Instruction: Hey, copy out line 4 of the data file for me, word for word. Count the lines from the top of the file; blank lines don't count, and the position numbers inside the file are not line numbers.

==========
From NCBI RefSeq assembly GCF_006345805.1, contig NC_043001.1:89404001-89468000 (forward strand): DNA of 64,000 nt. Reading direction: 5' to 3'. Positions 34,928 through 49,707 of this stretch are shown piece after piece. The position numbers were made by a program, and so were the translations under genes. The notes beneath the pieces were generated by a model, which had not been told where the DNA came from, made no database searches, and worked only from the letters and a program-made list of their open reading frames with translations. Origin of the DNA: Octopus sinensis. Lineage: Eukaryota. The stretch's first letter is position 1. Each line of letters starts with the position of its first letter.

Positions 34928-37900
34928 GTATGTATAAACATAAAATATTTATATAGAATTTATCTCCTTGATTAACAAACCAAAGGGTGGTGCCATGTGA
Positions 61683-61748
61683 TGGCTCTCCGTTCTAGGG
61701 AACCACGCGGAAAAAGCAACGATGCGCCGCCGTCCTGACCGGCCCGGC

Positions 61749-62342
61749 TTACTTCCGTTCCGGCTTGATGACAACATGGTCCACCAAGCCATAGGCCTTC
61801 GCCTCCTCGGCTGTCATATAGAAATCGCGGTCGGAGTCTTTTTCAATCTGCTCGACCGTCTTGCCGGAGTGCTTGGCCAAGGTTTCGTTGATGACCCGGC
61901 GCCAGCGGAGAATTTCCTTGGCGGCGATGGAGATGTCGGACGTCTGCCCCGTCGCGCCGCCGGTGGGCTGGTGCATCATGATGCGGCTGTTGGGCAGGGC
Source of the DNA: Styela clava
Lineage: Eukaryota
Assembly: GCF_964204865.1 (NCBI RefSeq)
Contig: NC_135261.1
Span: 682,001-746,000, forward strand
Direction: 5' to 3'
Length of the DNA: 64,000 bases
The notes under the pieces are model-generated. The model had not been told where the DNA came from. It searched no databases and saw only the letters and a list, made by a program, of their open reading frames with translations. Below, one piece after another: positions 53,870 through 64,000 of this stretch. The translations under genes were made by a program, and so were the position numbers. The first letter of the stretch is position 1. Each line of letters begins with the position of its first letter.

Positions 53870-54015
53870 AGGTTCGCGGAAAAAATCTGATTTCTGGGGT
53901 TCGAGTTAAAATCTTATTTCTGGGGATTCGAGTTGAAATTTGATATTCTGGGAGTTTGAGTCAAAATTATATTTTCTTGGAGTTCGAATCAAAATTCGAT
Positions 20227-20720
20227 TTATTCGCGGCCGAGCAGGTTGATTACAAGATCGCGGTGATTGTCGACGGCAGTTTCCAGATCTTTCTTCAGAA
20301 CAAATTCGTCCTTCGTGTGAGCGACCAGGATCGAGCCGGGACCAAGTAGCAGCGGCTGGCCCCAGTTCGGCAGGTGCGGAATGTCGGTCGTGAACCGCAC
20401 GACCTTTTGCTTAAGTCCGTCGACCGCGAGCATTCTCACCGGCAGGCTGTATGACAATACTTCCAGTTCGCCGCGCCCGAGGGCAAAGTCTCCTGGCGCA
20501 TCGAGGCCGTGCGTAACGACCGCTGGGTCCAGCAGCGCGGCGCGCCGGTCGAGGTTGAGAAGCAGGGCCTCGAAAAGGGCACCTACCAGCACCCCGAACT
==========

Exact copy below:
Positions 61683-61748